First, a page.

Snowflakes and shots in St Anton

by j_doe_2982

Step over Las Vegas! The party town of St Anton is so much more than just a stunning Austrian ski resort – grab your red vodka and hit the slopes...

I thought I'd been spoilt by years of ski holidays across the pond in the States, but I kept this to myself on the plane. My friends had been to St Anton before, and they assured me I was in for the week of my life. I didn't see how a sleepy European resort could possibly beat the view over Lake Tahoe or the dizzying heights of Vermont. But as I stepped off the plane into the tiniest airport I've ever come across, Bern Belp, and saw the snow-topped mountains in the distance, I was struck by the gentle beauty of it all.

We'd pushed the boat out, booking in with Skiworld to the fully-catered Chalet Sofia (, just on the outskirts of the town. I'd flinched as I'd handed over my credit card back in London, but as soon as the bus pulled into the driveway, I knew it was worth it. Our home for the next week was to be a beautiful, traditional Austrian chalet, nestled amongst pines heavy with snow. The bedrooms and balconies looked out on an unforgettable panorama of the town and the looming mountains. It was like a picture postcard. Inside, the chalet was a warming combination of timber and red furnishings, comfortable and Christmassy. The big dining table at the very top of the house seated all 18 of us, and was to be a place where new friends were made and we all laughed until we cried.

This holiday made me realise exactly what it is I love about ski trips: that for a whole week there is always something better about to happen. If it's not the huge cooked breakfast in the morning to shake off that hangover, then it's the first run of the day over the unbroken snow. If it's not meeting your friends for lunch in a little slopeside cafe, it's the thought of home-made cake and tea back at the chalet at the end of the day. And after all that, of course, comes the thought of loosening your boots, stripping down to your thermals and taking in the après-ski. And St Anton is just the place for that.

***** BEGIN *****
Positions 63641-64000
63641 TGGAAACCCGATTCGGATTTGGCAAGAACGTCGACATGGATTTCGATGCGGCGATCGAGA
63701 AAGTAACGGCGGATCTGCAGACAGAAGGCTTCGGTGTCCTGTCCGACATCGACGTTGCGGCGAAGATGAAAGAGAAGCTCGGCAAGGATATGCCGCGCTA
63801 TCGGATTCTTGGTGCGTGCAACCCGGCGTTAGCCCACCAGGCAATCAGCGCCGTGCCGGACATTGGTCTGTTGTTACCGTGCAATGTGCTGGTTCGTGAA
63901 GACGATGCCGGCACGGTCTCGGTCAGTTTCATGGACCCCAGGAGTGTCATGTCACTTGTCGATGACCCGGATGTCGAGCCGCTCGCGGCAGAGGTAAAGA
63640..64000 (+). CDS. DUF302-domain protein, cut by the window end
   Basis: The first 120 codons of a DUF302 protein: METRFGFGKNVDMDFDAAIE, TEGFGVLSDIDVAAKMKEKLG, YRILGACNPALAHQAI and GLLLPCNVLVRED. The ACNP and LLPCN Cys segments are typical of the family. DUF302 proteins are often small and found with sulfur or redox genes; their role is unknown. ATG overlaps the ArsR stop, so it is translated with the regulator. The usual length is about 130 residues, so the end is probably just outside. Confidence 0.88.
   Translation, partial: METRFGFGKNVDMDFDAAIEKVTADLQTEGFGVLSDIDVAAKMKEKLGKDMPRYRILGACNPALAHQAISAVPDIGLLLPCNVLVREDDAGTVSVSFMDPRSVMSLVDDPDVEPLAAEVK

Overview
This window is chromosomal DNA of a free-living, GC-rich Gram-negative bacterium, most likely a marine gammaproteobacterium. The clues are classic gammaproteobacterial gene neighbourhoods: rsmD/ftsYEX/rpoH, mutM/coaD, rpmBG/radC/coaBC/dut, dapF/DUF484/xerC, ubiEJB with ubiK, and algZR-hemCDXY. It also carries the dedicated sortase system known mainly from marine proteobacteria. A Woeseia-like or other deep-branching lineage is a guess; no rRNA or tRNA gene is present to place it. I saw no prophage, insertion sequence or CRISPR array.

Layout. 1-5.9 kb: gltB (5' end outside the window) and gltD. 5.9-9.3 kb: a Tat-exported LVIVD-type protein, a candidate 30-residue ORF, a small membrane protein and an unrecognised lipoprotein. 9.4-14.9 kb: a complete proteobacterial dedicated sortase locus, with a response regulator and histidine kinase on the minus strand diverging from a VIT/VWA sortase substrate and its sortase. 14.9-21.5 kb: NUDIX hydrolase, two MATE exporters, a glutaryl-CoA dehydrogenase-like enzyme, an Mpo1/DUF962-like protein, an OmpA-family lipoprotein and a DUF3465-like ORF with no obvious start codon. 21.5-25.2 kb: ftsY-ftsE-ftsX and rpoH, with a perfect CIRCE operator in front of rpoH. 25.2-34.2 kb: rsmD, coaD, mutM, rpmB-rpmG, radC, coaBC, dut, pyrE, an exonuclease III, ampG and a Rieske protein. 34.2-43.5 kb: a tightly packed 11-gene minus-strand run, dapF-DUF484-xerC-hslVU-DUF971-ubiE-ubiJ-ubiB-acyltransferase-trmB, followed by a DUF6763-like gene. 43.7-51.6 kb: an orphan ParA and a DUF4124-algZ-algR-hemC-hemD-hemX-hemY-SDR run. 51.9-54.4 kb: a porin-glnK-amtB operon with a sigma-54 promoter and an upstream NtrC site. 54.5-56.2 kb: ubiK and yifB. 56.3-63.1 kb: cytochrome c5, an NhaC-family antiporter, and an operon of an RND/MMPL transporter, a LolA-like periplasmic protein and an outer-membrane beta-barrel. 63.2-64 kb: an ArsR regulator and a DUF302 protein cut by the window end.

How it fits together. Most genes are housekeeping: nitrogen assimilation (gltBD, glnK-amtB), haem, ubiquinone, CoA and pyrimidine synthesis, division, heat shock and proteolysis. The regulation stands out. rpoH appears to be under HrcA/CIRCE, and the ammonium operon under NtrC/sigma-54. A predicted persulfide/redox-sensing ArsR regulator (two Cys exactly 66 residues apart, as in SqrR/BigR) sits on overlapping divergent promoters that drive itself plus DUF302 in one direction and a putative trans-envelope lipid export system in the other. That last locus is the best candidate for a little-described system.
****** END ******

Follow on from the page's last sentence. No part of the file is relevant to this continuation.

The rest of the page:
A short way from the bottom of the slopes sit the Mooserwirt ( and the Krazy Kangaruh ( bars, opposite each other and fighting for your attention. These bars are probably the most famous thing about St Anton but it's the atmosphere itself that is so unique and unmatched. There's nothing like racing home after a few Jaegerbombs in the dark, dodging the snow machines.

In the town itself, there are some equally fun places to spend the evening. The club Kandahar welcomed us in bedecked in our Hawaiian fancy dress, and we partied many nights away in Postkeller and Piccadilly. Walking back to our chalet in the early hours of the morning was unforgettable, the black shadows of the mountains around us and the icy snow crackling under our feet. With a four-course meal cooked for us every night by our fantastic chalet hosts, we didn't eat out much. But the Hospiz-Alm ( was a favourite for lunch and a steaming china mug full of vin chaud. One night we got a long taxi ride through deep, dark woods to a tiny, traditionall Austrian outpost, where we feasted on boar cheeks and goat – a culinary delight. I wish I could remember the name but you'll have to seek it out for yourself.

The skiing itself was unbelievably perfect – we had been lucky with the snow but there are so many cannons that I imagine it's always reasonably reliable. The Arlberg region is huge, and our ski passes gave us access to most of it. The resort is serious about skiing and boarding, and probably caters more to good intermediates and experts than beginners. Its real appeal lies in the miles of deep, untracked runs through the trees. One day we travelled around the mountain to Lech, where we pushed ourselves to the limit with a dopamine-addicted guide and stopped for a warming shot in the ice bar.

There is so much to take in and enjoy but somehow St Anton just urges you to keep on going. You can sleep when you get home, it whispers. I'll be back, just as soon as I've gathered enough energy.